From the Editor. During the summer internship that turned out to be the prelude to ordination, I had the privilege of being mentored by the late John Hills, Jr., in the Franklin Square OPC. His homiletical advice was to use a full manuscript for the first five years of ministry and then preach without any notes at all. The idea is that manuscript preparation disciplines the preacher in habits necessary for extemporaneous preaching. I never completely took his advice on this matter, because I began with a full set of notes, usually five hand written pages, rather than a full manuscript. My only modification over the years has been to put those notes on a single folded sheet with a word processor. Hills also told me to slow down, take a breath, vary the pace. This advice has proved invaluable. Notes have helped me do this.
This month we have two different perspectives on the use of manuscripts in preaching. A continuing conversation on preachingthe centerpiece of Reformed worshipis vital to the future of our churches. A dogmatic approach to the use of notes in the pulpit seems to me unwarranted. Matthew Cotta, standing against the tide of homiletical opinion, enumerates the benefits of manuscript preaching in "A Brief Defense of Manuscript Preaching." Allan Story takes the opposite view in "Without a Manuscript?" Both men make excellent points from which every preacher may benefit.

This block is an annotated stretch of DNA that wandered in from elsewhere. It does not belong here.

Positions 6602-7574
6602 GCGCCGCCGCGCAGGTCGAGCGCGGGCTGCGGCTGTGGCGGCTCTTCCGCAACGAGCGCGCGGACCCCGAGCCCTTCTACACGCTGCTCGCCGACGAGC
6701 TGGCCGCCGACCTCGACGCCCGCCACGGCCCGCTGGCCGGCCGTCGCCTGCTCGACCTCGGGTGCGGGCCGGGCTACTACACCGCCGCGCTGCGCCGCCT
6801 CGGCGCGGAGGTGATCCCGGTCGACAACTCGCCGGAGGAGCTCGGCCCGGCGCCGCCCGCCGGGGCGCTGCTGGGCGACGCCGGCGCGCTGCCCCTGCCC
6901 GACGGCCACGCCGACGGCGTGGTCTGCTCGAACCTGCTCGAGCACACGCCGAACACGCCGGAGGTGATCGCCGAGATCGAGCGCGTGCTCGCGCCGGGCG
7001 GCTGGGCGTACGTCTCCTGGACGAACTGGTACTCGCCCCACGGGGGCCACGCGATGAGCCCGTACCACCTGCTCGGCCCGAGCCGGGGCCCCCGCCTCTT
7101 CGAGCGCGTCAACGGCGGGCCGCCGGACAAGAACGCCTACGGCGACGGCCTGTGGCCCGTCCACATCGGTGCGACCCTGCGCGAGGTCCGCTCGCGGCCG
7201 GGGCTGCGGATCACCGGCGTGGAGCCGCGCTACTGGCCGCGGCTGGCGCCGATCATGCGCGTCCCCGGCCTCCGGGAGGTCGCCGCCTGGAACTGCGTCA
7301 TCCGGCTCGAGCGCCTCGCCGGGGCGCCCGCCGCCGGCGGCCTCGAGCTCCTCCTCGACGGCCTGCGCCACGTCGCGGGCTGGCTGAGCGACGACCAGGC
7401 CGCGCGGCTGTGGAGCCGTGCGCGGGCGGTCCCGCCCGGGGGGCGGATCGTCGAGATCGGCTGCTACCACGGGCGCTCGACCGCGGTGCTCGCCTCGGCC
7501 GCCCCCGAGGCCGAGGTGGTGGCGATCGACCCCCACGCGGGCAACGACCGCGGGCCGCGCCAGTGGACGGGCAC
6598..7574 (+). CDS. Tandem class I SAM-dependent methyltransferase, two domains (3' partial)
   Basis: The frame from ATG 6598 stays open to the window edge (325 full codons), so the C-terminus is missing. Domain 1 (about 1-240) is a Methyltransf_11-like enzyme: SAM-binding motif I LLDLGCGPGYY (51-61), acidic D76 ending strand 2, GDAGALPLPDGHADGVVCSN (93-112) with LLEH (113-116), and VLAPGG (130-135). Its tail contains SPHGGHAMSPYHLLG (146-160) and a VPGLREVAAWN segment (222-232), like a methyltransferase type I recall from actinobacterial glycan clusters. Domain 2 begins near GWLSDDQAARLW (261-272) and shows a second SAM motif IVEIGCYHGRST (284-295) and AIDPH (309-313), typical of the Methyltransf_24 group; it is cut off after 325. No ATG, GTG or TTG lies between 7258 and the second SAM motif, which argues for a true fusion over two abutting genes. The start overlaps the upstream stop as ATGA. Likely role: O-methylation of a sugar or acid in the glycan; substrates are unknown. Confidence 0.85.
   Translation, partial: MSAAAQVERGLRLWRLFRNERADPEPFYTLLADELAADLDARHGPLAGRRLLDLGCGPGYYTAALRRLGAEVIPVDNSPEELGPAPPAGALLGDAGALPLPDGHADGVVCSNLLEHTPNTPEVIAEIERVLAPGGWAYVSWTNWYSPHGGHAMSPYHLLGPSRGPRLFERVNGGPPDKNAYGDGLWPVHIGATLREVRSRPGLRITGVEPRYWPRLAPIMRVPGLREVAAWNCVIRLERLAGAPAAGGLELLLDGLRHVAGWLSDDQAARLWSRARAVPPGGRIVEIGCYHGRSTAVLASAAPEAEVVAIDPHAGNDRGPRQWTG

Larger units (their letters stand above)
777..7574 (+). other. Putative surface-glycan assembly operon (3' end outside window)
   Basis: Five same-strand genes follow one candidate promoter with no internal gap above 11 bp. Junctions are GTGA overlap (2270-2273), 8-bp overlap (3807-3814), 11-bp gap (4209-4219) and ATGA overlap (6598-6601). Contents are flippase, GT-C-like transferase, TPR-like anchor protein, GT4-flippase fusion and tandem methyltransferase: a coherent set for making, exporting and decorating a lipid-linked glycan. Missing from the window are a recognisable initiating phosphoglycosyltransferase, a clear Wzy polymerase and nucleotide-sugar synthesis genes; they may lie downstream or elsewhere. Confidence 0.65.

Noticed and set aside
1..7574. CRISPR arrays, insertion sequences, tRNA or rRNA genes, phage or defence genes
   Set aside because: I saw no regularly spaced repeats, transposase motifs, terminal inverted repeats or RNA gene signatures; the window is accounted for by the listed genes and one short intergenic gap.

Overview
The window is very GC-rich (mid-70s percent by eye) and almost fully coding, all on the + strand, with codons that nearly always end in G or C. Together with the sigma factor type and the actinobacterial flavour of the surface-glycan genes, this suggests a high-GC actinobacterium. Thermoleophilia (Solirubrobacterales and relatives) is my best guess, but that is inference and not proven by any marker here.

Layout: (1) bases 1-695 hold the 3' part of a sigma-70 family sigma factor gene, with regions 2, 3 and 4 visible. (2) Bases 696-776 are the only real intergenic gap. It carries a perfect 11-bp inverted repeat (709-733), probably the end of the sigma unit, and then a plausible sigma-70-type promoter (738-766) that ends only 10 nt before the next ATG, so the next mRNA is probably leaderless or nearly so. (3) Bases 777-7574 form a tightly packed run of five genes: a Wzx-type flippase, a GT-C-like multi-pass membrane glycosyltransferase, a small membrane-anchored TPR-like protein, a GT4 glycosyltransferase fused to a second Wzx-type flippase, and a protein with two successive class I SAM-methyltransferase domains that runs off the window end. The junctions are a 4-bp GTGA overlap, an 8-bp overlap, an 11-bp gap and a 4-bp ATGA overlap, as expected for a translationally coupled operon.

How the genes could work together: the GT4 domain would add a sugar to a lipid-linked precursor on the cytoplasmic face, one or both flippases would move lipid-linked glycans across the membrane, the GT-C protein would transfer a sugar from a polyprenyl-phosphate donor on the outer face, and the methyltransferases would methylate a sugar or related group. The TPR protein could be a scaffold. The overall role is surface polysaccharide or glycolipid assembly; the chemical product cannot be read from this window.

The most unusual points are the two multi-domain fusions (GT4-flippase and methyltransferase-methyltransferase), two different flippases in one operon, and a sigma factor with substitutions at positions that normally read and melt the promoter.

I report, you decide. So it seems to me that the wisest approach to the question of preaching notes is to view whatever we take or don't take into the pulpit as a means to an end. What happens in the preaching moment is what countsthe endand while certain principles for achieving that end are non-negotiable, we must be wary of making notes or no notes a requirement. Many, like John Hills, did both, and I think in the proper order. Each man should decide what best suits his own gifts and situation. I offer my thoughts "On the Matter of Notes" in the context of the electronic environment in which all preaching in the Western world takes place. My view of notes is not so much a compromise between manuscript or extemporaneous preaching as a third way.
Finally, G. I. Williamson and several signers offer a response to Matthew Kingsbury's article "The Church-Integrated Family," to which he adds a clarification.
And don't miss Servant Poetry.
Blessings in the Lamb,
Ordained Servant exists to help encourage, inform, and equip church officers for faithful, effective, and God glorifying ministry in the visible church of the Lord Jesus Christ. Its primary audience is ministers, elders, and deacons of the Orthodox Presbyterian Church, as well as interested officers from other Presbyterian and Reformed churches. Through high quality editorials, articles, and book reviews we endeavor to stimulate clear thinking and the consistent practice of historic, confessional Presbyterianism.